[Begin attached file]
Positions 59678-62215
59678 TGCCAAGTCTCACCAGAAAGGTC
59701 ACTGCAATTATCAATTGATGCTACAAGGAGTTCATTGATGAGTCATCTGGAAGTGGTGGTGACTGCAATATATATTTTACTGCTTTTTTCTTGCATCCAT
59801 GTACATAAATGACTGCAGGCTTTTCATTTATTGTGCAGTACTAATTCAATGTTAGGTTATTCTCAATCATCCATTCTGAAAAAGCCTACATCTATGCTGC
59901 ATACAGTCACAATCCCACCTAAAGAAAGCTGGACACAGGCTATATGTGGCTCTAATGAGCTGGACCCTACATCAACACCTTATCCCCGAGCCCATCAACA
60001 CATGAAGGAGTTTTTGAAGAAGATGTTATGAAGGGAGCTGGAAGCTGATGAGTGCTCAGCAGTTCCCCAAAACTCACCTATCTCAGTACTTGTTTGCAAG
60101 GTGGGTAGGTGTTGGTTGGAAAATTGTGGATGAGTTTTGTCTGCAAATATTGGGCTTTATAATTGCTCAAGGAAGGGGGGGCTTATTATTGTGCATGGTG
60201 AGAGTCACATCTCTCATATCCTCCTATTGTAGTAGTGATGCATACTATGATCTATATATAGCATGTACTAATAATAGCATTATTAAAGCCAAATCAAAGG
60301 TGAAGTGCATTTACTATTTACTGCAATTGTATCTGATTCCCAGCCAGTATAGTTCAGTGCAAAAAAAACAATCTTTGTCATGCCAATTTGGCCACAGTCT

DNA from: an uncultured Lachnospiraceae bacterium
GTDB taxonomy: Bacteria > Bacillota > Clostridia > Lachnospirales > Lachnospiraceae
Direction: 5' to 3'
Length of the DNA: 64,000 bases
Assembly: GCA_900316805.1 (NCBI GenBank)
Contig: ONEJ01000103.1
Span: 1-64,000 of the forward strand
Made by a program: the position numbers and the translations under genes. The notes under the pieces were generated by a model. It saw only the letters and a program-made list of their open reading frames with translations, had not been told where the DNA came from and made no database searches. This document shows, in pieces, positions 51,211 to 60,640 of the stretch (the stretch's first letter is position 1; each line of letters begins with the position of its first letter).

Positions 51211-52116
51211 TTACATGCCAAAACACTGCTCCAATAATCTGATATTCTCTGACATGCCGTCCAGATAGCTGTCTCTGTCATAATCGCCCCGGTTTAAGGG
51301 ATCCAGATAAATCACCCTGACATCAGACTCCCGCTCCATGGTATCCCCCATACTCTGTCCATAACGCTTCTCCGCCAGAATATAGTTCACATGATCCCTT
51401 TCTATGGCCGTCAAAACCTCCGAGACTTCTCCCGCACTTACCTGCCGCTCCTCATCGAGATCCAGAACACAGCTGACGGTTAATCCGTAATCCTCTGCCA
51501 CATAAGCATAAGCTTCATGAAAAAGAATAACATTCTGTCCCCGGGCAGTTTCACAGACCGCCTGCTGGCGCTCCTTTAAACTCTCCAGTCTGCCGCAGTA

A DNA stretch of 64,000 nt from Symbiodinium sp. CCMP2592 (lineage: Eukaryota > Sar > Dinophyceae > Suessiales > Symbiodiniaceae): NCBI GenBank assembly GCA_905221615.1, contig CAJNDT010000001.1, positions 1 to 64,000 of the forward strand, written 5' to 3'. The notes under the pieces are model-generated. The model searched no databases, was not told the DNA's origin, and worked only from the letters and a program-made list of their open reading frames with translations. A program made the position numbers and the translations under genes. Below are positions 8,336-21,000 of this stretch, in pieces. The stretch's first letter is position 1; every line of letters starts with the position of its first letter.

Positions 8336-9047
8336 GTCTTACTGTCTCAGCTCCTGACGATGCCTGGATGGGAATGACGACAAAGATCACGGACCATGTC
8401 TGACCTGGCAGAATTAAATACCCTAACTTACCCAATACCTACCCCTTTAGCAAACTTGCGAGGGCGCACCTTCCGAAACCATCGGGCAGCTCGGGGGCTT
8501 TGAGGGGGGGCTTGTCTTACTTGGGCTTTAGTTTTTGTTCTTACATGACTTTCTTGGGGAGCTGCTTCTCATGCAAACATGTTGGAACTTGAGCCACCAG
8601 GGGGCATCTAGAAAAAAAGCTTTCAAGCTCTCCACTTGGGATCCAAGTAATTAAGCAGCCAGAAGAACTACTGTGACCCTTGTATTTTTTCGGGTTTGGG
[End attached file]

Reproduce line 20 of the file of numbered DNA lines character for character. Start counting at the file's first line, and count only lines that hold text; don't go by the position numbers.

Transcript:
51301 ATCCAGATAAATCACCCTGACATCAGACTCCCGCTCCATGGTATCCCCCATACTCTGTCCATAACGCTTCTCCGCCAGAATATAGTTCACATGATCCCTT